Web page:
Technology has impacted schools and colleges massively, but there is more that can be done. We often see schools and colleges replacing their legacy communications systems with a new one, but they often just go for ‘like for like’ approach. The real innovation is understanding how a Unified Communications solution can both help staff not only run the school or college services more efficiently but also improve how they work, making them feel more positive about their roles.
What needs to be done is to look at how the school or college operates and make changes to improve. Whether this is by doing things better or faster is up to the institution, but they must differentiate themselves from other establishments in the area. This will help when competing for the best students and will assist them in meeting objectives set by Ofsted.
A school’s struggle
We hear a lot about overworked and stressed teachers, schools struggling to keep staff and workers overrun with paperwork. Technology can help solve this. By streamlining processes and providing easy to understand systems, schools and colleges can overhaul their entire operations for the better.
Still, educators need help. They need support and guidance, something the government should be providing. With solutions such as OpenScape Business, a school can implement a full voice and UC solution with a one number service allowing all staff to work more effectively and put in place simple things such as basic help desk (using the inbuilt contact center) to help manage parent calls and enquiries.
Also, schools are using social media to communicate to staff, students and partners — with better integration of social media, schools can better meet their mandate to communicate and engage with their surrounding community. Again, many do this already, but it can often be ad-hoc and down to one person who will have normal teaching responsibilities on top.
Another way that technology can assist running a school is how it can grab pupils’ attention. Many schools now have students using tablets or PCs to do their coursework and access information, but more could be done to teach in new ways. Whether this is using things such as web collaboration to make teaching more interactive and interesting, being able to teach from remote locations and run tutorials from wherever they are, or using it to bring resources to a school which they might not have.
In short, we think schools and colleges can get more from technology such as Unified Communications, as there are massive advantages and benefits for students, staff and parents. Many lack a joined-up approach, with budgets and pressure are holding them back. We should look to good examples in the UK or in other countries to see how technology in education is being used effectively, otherwise we risk the next generation being left behind.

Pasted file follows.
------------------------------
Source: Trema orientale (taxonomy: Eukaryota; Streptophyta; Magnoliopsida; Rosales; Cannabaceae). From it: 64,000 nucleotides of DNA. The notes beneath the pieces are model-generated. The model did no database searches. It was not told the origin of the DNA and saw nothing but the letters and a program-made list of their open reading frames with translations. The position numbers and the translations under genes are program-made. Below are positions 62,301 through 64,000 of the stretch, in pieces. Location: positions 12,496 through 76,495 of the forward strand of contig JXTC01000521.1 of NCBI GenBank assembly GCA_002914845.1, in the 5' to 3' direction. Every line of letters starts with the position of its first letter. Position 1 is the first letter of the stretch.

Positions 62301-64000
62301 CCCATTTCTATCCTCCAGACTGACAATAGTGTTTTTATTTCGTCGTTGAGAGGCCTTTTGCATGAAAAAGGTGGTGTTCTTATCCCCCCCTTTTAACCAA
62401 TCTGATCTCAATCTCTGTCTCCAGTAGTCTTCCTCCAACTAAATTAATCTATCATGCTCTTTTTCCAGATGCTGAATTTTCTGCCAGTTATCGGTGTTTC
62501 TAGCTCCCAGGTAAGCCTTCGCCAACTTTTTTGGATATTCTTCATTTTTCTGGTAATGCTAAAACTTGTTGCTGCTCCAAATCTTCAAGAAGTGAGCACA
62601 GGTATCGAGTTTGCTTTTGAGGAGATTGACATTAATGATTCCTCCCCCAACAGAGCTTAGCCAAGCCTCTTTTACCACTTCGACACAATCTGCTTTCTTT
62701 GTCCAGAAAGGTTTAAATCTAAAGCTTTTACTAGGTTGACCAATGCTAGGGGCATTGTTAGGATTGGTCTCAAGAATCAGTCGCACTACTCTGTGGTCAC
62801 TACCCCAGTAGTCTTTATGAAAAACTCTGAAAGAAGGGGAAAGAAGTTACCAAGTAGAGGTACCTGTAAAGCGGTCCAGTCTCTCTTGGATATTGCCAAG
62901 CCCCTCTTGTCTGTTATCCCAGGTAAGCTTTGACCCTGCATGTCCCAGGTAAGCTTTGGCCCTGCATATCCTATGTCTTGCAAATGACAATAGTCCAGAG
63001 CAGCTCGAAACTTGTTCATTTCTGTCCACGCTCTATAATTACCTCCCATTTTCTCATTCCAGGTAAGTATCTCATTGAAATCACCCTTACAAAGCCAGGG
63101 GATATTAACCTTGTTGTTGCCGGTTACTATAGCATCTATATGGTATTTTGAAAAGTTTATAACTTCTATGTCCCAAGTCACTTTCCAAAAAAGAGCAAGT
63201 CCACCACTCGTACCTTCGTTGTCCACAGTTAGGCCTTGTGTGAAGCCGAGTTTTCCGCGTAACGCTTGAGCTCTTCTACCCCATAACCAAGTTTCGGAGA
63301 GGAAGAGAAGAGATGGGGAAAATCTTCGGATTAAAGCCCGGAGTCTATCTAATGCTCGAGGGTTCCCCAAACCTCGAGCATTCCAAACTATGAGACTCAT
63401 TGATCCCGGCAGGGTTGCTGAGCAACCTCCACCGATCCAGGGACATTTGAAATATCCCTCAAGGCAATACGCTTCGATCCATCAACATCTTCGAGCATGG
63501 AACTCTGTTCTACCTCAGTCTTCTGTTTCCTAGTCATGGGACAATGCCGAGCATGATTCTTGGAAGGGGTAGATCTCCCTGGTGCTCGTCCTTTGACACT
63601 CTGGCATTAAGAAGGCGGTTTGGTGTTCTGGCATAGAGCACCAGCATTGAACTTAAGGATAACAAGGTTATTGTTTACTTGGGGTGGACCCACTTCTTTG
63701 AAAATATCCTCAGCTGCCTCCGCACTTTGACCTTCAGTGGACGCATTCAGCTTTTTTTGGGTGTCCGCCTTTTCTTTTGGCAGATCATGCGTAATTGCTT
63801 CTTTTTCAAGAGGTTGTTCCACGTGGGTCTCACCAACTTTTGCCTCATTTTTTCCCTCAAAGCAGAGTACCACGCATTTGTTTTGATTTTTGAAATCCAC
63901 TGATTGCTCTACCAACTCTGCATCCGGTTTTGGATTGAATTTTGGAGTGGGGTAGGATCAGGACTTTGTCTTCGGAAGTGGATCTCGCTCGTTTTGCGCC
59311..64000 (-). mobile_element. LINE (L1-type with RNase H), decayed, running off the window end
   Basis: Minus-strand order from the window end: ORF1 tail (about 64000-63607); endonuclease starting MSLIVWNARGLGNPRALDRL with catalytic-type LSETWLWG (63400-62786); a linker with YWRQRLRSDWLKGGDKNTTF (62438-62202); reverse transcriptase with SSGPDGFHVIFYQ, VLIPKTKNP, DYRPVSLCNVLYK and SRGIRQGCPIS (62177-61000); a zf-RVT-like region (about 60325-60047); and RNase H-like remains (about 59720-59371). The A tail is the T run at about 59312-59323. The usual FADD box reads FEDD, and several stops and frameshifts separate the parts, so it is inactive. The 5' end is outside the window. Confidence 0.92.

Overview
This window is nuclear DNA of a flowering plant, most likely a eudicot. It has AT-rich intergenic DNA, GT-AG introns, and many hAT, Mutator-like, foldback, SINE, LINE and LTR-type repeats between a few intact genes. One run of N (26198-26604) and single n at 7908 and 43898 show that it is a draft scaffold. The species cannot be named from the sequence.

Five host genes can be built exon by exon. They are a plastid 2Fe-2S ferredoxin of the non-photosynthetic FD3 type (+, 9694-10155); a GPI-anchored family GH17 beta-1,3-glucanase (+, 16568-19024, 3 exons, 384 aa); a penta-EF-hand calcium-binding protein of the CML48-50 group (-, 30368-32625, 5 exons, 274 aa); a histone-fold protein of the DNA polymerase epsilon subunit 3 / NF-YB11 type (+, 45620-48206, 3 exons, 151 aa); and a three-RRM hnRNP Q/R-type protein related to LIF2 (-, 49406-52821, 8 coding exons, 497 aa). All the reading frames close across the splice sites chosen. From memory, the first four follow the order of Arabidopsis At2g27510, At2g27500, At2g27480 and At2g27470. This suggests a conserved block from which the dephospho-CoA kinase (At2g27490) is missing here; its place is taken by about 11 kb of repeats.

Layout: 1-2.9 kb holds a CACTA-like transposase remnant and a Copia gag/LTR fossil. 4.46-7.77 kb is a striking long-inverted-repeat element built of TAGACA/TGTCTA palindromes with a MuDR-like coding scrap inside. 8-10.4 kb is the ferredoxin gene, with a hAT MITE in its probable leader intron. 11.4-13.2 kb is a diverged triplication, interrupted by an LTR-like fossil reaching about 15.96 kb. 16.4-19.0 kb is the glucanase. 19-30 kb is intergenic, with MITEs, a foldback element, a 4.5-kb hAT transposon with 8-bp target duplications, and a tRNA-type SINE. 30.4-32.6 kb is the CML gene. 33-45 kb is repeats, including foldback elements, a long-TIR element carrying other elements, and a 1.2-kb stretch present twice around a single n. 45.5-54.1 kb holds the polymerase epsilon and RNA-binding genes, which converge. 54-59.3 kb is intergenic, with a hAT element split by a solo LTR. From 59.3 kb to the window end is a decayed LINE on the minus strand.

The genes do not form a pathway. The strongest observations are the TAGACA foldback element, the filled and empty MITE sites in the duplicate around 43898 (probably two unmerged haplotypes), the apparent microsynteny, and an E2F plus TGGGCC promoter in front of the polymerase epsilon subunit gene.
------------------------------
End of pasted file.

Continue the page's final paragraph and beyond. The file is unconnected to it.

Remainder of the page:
Help is at hand
Suppliers and vendors can help, but educators, the government and other experts need to help. We need a clear programme of driving technology into schools where it can impact day-to-day life and enhance the learning experience. It cannot be simply a replacement for the notepad and whiteboard. Instead, it must revolutionise the learning process, the way in which teacher work and how the school operates.
This is wider than training, but understanding the effective use of technology is key. Before this schools need a clear plan for how the technology can help them and how they want it work. It needs to be piloted in real situations and the learnings taken onboard. Then a wider rollout should occur, including the vendor’s support in development of training, but, in the end, training delivered by the organisation using it is often best.
One of the challenges is there are so many questions for schools and colleges: Which solution is best? How should they provide access to it? Will it be used and will they get an return on their investment?
Watch and learn
Looking for good examples or case studies is key. Observe how others are doing it and learn from their learning. Choose some solutions which will provide exactly what you need and engage the teachers in this process, as it is best they have something they actually want to use.
Education is changing and technology is at the forefront of this. There is much more which can be done and the best schools are exploiting the latest products on the market. Often schools can’t see the wood for the trees with the cost and choice of available platforms, but vendors can help them by providing case studies and experiences they have had with other organisations.
It’s time the anywhere teacher becomes a reality and the key to supply this is to provide the right solution. A vendor can help in this process, but the initiative has to come from the school and its teachers. Remember, revolution starts in the classroom.
Rob Keenan is Head of Portfolio Management at Unify UK&I